NAMA in Costa Rica

We have been to Costa Rica so often that it is almost a second home to CoffeeTalk. I certainly would not say that we are jaded by the place, there is always something new waiting to transport your mind or spirit into this amazing tropical paradise.
When we had the opportunity to lead a group of 56 industry leaders and their families to Costa Rica for an intensive introduction to specialty coffee, we were confident that we could pull it off. Little did we know that as we led this group we would also be transformed.
The group was the board of NAMA (The National Automated Merchandising Association) and their families as well as NAMA members and OCS operators. Most of the participants on the trip had never been to a coffee growing country and some knew nothing at all about coffee. (They focus on the Vending side of the business.) Those of us who have been to a country of origin remember that first time we discovered coffee. For many of us it was a life-changing event! Now consider what it would be like to have 56 highly intelligent, enthusiastic, corporate leaders from some of the largest food and beverage companies in North America on the bus. Truly amazing and in the end a rich and empowering experience for Kerri and I as we saw coffee for the first time once again through their eyes and questions and excitement.
For our part of the itinerary, we knew that less would be more. So rather than visiting several farms, we decided to visit one farm and deeply immerse ourselves in the farming operation as well as the processing and business side. We chose the beautiful single estate farm operated and family-owned by Luz Marina Trujillo Stewart – the Finca Santa Elena in Tarrazu. Beautifully situated above 1500 meters with 750 ares in coffee cultivation, Santa Elena is one of the oldest estate farms still operating in Costa Rica. Purchased by Luz Marina’s father and Uncle, who also owned farms in Colombia, Luzma took over the operation while in her twenties and has been solely responsible for the farm management and operation of Santa Elena for longer than I should say.
This farm also includes a large beneficio primarily for processing the farms coffees as well as a dry mill. Santa Elena is vertically integrated so that the cherries grown on the farm are processed on the farm; dried and rested on the farm; and ultimately bagged and containerized at the farm’s loading dock. When the locking seal is applied to the full container the buyer knows that the entire container only holds Santa Elena’s prized specialty estate coffee.
Because of the complex and varied operations of the farm and beneficio, this was the perfect place to bring a bus of 56 folks and provide a detailed coffee farm experience. Beside the farm and processing facility, Santa Elena also has an extensive nursery operation, a large vermiculture (worms) composting operation, active social responsibility programs, and community health, education, and social outreach programs.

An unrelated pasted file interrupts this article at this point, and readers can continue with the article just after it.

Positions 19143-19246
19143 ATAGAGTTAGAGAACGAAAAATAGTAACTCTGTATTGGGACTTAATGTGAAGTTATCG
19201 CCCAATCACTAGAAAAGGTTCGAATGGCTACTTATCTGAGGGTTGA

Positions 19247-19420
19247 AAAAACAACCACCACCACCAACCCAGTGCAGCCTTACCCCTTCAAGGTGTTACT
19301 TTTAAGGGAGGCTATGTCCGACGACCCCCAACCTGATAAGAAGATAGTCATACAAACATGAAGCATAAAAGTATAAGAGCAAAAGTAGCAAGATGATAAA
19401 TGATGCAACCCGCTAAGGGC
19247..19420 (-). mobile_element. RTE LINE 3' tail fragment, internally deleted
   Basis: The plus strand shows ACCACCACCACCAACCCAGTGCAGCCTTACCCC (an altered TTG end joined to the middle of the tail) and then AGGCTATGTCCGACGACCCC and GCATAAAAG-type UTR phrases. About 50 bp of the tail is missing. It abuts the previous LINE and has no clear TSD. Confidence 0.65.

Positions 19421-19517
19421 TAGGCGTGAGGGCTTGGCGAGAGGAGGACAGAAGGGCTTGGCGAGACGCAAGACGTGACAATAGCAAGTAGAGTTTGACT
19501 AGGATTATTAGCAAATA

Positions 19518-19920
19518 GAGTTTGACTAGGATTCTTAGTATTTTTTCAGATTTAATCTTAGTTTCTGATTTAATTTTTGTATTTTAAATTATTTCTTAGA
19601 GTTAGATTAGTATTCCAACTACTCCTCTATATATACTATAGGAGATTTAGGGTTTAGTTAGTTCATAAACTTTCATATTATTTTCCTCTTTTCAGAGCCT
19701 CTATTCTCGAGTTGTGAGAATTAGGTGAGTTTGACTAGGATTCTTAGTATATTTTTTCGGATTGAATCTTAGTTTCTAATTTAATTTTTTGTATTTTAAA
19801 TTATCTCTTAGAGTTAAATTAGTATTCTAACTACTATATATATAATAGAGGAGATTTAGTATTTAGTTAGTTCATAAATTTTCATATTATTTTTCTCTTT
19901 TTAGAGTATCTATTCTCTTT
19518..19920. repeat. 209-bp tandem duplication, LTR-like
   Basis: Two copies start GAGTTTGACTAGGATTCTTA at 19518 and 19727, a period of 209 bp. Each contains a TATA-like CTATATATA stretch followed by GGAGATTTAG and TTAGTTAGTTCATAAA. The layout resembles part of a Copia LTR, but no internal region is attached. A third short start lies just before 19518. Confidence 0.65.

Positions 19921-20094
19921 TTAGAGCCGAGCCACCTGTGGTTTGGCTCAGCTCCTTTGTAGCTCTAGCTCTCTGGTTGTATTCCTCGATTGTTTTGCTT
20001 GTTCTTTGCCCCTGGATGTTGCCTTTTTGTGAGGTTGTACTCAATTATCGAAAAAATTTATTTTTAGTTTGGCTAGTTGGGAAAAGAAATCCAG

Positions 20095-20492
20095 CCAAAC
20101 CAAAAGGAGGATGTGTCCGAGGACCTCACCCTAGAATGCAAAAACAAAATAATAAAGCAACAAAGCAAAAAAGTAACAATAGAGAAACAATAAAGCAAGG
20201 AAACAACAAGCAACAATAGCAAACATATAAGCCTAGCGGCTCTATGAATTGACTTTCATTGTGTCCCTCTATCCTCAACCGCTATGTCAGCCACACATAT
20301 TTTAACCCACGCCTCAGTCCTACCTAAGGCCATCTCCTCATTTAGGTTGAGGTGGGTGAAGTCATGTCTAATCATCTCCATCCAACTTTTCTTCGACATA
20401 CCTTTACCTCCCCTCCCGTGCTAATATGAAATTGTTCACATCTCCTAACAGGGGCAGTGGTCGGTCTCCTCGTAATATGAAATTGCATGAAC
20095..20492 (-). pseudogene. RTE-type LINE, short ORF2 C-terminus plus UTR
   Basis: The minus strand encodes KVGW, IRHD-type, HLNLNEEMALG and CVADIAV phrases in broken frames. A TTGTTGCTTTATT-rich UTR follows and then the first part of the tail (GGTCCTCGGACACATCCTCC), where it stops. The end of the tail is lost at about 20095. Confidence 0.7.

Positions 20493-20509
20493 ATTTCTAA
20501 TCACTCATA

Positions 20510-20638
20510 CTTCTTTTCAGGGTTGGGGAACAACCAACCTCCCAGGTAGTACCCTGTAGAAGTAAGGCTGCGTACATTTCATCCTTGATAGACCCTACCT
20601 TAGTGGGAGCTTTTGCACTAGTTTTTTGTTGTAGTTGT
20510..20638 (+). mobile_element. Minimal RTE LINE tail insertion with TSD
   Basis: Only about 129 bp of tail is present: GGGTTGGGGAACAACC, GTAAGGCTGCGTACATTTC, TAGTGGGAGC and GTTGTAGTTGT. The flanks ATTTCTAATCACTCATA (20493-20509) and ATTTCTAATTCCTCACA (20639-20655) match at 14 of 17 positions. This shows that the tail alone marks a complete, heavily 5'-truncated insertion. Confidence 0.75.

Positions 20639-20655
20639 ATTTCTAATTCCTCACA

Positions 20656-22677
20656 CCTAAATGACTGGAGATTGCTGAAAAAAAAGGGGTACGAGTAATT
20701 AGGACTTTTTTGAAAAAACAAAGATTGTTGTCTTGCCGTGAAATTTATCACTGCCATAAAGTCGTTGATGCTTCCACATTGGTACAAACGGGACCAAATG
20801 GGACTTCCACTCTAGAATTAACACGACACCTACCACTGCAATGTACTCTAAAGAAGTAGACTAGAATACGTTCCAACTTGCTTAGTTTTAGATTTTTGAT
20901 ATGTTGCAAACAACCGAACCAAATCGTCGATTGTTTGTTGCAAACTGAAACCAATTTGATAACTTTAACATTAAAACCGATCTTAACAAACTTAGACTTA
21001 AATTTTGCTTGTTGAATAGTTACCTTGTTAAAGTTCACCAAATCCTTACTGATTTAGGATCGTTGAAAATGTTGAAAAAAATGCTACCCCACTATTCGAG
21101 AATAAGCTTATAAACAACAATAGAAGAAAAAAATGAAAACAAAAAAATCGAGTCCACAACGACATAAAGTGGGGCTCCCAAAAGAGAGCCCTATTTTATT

The tour participants from NAMA where able to totally immerse themselves in the farm operation under the sparkling and energetic direction of Luz Marina Trujillo Stewart and her farm staff.
The following day we travelled to CICAFE, the national coffee research and experimentation facility just outside of San Jose in Heredia. Operated by ICAFE (The Institute of Coffee) was founded in May 1997 in order to consolidate agricultural and agro-business research into a single facility. ICAFE and CICAFE are responsible not only for research in the coffee sector but also maintenance and enforcement of Costa Rica’s unique method of ensuring fair and ethical transparency and compensation for all parties throughout the supply chain.
CICAFE tests new technologies utilizing the latest farm and processing equipment and scientific methods from all industries and then provides information to growers in all eight key growing regions of Costa Rica. In addition, CICAFE operates a 10-acre farm for new varietal development as well as certified seed stock cultivation for farmers.
By focusing on these two venues, we were able to provide a great deal of depth without a great deal of travel. Upon returning to the Los Suenos Resort outside of Jaco, Costa Rica, the participants had a solid base of knowledge of coffee cultivation and the romance and challenges of coffee life in countries of origin.
We would like to thank all of the wonderful participants, the staff of NAMA, Luz Marina Trujillo Stewart and her husband Jim Stewart (founder of Seattle’s Best Coffee) and the staff of ICAFE and CICAFE without whom none of this would have been possible.

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